Proposal (664) to South American Classification Committee

 

Treat Stephanoxis lalandi as consisting of two species

 

Effect on SACC:  This would treat the subspecies loddigesii as a separate species from Stephanoxis lalandi.

 

Background: Our current Note reads as follows:

 

27. The southern subspecies loddigesii was formerly (e.g., Cory 1918, Pinto 1937) considered a separate species from Stephanoxis lalandi, but Peters (1945) treated them as conspecific.  Cavarzere et al. (2014) provided evidence that loddigesii merits species rank.  Del Hoyo and Collar (2014) also independently treated them as separate species based on plumage differences.  Proposal badly needed.

 

 

New information: Cavarzere et al. (2014) compiled and synthesized essentially everything known concerning the taxonomy and nomenclature of Stephanoxis.  As they pointed out, treatment of as a subspecies of is based on a Peters’ opinion that was not based on any explicit rationale:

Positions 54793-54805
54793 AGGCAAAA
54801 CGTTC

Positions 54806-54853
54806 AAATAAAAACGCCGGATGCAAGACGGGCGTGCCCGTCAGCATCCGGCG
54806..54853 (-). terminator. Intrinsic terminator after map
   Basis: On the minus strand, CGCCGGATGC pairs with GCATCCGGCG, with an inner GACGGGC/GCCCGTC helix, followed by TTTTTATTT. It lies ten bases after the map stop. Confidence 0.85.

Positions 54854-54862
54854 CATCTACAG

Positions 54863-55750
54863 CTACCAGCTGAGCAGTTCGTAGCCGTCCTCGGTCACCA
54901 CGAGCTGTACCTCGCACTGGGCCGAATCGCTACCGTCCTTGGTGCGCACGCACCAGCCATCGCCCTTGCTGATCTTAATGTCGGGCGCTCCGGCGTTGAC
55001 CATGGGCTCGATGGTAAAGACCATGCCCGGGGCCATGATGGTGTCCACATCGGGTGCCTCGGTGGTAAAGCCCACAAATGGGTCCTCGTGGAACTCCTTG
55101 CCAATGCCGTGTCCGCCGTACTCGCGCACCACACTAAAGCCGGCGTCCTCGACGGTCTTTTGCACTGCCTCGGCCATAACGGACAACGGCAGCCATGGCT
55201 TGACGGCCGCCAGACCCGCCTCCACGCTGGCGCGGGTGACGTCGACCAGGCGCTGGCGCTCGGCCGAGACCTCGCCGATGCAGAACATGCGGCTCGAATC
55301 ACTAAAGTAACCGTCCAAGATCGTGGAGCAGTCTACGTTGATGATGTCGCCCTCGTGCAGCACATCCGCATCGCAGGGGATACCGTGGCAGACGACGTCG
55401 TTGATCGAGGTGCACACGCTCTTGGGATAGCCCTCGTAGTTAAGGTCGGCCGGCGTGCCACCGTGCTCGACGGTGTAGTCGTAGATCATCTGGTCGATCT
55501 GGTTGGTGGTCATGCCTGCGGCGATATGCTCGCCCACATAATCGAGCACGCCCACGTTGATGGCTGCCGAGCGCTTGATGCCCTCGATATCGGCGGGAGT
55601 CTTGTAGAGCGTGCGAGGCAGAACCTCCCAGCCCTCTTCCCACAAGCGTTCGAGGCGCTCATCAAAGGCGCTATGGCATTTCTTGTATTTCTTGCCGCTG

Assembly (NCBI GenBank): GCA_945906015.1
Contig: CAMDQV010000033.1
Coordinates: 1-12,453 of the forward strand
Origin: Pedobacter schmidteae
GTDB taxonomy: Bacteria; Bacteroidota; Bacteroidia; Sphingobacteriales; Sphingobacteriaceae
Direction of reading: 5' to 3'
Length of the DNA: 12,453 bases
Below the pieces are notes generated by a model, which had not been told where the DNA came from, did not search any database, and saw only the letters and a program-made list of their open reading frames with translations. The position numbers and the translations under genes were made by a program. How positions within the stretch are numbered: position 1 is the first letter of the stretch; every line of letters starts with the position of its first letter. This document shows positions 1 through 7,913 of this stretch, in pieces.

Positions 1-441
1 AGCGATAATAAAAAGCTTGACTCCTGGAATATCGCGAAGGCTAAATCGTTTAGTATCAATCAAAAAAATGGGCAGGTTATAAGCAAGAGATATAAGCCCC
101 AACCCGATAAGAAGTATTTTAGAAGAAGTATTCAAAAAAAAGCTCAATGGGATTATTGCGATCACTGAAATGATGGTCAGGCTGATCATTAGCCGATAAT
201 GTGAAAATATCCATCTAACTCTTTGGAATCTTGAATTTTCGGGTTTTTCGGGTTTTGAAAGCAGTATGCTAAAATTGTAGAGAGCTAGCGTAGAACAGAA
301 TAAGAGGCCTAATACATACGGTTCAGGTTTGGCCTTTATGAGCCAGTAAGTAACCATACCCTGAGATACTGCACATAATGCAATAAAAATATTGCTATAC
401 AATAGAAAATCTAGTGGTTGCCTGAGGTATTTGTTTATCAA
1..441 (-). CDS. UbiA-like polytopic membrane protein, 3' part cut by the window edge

Early on, the two taxa were recognized as distinct species by most authors (e.g., Salvin, 1892; Ihering & Ihering, 1907; Cory, 1918; Pinto, 1938).  However, Peters (1945), without any reasoned argument, considered Stephanoxis loddigesii as a subspecies of S. lalandi, a treatment that has been followed ever since (e.g., Pinto, 1978, Schuchmann, 1999; Grantsau, 2010).”

 

The two are allopatric; their ranges are separated by a 160 km gap in São Paulo.  The males differ in multiple plumage characters, among which there is no overlap in plumage characters.  Here is the fantastic painting by Rolf Grantsau in Cavarzere et al. that illustrates the differences:

 

 

 

         The females also differ in multiple characters: